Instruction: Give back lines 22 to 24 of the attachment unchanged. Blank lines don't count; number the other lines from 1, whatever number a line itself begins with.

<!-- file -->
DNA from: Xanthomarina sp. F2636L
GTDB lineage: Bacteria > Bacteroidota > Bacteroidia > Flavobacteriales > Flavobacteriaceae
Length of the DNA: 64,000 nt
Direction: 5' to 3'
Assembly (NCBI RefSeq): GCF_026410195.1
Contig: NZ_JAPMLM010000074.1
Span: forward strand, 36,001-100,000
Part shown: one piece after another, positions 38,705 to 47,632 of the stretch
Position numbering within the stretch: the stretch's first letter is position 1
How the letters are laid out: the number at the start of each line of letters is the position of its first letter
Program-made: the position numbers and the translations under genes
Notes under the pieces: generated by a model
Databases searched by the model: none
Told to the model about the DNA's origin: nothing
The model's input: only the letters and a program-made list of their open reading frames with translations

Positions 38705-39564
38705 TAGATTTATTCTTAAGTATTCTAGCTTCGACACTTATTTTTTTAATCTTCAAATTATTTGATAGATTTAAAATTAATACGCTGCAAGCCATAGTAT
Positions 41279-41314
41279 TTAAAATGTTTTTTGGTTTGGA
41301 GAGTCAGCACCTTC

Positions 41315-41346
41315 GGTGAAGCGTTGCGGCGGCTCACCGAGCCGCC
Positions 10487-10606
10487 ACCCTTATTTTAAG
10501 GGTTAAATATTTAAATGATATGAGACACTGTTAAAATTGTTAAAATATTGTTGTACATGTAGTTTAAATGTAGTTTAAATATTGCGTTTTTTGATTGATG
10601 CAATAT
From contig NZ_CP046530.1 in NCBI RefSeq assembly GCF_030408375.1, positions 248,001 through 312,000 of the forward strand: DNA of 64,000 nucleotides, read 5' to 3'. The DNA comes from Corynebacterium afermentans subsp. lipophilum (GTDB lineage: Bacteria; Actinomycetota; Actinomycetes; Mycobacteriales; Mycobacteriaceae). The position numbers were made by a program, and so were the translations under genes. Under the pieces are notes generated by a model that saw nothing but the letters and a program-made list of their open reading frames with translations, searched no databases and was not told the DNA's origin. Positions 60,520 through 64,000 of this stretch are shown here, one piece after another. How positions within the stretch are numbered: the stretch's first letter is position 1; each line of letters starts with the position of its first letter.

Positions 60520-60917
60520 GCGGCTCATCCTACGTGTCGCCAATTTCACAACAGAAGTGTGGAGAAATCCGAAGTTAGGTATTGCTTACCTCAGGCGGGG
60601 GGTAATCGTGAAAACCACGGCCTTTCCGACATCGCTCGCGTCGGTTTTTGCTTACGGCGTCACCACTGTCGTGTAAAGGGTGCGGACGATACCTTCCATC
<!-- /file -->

41315 GGTGAAGCGTTGCGGCGGCTCACCGAGCCGCC
Positions 10487-10606
10487 ACCCTTATTTTAAG